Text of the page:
Something that will make Dr. Anthony Fauci (and others) happy, the handshake seems destined for the dustbin of history. “I don’t think we should ever shake hands again,” said Fauci.
Even before the coronavirus pandemic, the 2,900-year-old custom was already fading, being overtaken, at least in America, by the fist bump (called the “terrorist fist bump” by some conservatives when the Obamas do it).
Well before he turned politics upside down, Donald J. Trump was a well-known germophobe.
In 1992, he was in Philly to support his then-girlfriend Marla Maples making her stage debut at the Shubert Theater, now known as the Merriam. The show was “The Will Rogers Follies,” and she played — irony of ironies — the girlfriend of producer Florenz Ziegfeld.
The cast party following the show was at Bill Curry’s popular South Street restaurant Cafe Nola. It was a nice night and most of us walked from the theater, including Trump, who was then a celebrated New York developer. This was years before the TV career that made him a star and paved a path to the presidency.
As he walked down South Street, he shook hands with all who approached, but as soon as he got to the restaurant he made a beeline for the restroom, where he vigorously washed his hands. (Yes, I followed him in there. I was the Daily News’ gossip columnist and that’s part of the job.)
So when Trump today says he has never liked shaking hands, he is telling the truth.
If you Google handshaking, you’ll find many essays condemning the practice that can be traced back to a 9th Century BC relief showing a Babylonian king pressing the flesh.There are several explanations as to why it was done, the most common being extending an open hand shows you are not carrying a weapon. Why right hand? Most people are right-handed, d’uh!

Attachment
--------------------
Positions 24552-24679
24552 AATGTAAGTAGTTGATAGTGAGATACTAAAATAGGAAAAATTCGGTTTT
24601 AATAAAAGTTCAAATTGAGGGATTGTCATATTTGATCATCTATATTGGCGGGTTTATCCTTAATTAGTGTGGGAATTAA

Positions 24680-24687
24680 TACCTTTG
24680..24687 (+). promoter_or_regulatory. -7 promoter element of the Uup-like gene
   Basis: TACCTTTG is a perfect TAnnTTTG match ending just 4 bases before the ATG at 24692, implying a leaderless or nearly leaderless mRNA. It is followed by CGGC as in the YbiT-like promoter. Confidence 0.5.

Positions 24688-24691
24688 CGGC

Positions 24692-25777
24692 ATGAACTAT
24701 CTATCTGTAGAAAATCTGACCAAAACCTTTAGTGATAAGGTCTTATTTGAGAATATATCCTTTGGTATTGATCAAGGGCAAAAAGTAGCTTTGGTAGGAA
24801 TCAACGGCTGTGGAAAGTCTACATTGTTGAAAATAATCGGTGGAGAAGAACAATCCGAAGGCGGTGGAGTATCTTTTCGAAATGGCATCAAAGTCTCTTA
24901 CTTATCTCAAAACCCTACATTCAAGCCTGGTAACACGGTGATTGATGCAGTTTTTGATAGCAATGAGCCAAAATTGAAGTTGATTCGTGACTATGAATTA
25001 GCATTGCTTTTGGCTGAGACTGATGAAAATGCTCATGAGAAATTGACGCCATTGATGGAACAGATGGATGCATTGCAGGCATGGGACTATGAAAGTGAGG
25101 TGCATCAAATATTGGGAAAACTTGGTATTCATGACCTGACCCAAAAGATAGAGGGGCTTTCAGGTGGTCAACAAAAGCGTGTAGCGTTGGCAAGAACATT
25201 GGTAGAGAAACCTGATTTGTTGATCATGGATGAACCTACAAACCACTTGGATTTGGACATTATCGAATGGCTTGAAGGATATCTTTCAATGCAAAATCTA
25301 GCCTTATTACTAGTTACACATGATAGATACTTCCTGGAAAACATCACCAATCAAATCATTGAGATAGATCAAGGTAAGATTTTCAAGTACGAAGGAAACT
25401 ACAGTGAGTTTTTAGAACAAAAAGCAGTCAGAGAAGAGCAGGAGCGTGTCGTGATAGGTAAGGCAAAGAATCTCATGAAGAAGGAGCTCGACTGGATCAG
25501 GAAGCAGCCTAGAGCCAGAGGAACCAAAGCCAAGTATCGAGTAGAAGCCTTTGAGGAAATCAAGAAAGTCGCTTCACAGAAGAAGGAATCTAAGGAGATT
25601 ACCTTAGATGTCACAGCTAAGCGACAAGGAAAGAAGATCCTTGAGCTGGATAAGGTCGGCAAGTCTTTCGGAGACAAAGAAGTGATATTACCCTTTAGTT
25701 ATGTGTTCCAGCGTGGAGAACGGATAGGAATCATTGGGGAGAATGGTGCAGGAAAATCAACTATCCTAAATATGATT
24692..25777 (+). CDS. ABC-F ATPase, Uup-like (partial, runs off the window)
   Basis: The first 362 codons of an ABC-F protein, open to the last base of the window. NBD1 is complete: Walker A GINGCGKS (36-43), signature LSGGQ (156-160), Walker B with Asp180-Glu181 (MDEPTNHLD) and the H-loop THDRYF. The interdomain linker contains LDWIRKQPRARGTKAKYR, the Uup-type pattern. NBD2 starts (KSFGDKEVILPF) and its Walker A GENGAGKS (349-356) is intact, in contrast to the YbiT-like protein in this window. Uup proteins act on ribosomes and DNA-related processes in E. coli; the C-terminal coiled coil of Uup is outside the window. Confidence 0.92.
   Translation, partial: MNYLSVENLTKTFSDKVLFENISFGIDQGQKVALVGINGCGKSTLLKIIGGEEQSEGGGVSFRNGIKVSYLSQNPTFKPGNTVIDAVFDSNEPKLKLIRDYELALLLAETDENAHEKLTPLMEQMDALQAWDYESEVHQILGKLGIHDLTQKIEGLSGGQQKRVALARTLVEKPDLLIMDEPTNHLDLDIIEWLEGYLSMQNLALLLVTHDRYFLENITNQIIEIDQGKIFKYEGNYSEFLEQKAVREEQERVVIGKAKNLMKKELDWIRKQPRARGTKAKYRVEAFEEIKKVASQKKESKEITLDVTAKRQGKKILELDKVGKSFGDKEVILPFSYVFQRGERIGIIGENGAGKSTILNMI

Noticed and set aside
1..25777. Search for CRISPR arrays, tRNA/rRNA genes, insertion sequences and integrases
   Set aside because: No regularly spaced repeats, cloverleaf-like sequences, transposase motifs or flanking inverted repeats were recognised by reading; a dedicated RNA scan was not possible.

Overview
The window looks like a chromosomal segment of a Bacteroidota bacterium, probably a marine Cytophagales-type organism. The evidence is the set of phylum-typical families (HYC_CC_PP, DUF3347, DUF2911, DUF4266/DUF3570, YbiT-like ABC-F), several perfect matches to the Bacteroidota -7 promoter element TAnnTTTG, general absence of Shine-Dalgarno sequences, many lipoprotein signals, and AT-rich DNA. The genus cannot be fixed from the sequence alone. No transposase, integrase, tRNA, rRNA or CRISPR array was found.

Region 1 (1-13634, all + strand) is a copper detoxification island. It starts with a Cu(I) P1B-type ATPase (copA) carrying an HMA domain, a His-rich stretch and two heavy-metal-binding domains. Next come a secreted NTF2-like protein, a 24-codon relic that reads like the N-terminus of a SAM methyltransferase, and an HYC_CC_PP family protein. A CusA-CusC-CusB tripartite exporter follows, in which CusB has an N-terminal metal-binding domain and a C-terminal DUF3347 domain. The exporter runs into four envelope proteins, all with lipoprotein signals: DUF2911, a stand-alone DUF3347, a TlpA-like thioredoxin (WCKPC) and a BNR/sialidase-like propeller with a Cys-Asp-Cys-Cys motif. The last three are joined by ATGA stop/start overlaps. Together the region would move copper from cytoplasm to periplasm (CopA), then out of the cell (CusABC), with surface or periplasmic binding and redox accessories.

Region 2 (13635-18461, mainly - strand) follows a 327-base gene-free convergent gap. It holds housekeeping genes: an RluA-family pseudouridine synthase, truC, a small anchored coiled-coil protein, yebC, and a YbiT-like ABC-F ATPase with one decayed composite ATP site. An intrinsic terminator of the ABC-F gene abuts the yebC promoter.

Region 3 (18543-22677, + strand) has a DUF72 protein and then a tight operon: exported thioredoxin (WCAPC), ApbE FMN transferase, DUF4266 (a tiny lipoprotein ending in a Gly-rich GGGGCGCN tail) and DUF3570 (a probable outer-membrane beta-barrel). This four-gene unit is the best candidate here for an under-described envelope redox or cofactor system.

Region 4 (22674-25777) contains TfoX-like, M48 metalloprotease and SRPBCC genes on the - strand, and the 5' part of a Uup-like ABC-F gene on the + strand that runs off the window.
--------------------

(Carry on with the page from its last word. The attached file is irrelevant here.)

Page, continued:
The reason many essays condemn handshaking is because it spreads disease. Many doctors found it especially unsanitary during the flu season, but COVID-19 pushed concerns into the stratosphere.
We need a replacement, but what? Waving? Winking? Salute? Elbow bump? Hand over heart? Touch feet?
Handshaking would be a difficult social custom to break, especially in the West, but the West is not the entire world. Other cultures have different customs.
Latin America uses the handshake, often amplified by a hug and sometimes a kiss on the cheek. The French are big on cheek kissing. In some Muslim cultures a handshake is accompanied by a kiss and even hand holding.
All of which are COVID-19 no-nos, like the one-armed half hug many American men favor.
Thais use a wai, which is a slight bow, with the palms of the hands pressed together, as in prayer. Hindus use it, too.
For Thais, fingertips reach the chin for equals, the tip of the nose for seniors and eye level for superiors — and that is the drawback. Because it is not used on people of lower rank than yourself, it can’t be used on everyone.
In Japan, a slight bow is traditional upon greeting. I think that works. I think we should adopt it.
It shows respect, maintains social distance and doesn’t require you to carry a bottle of sanitizer everywhere you go.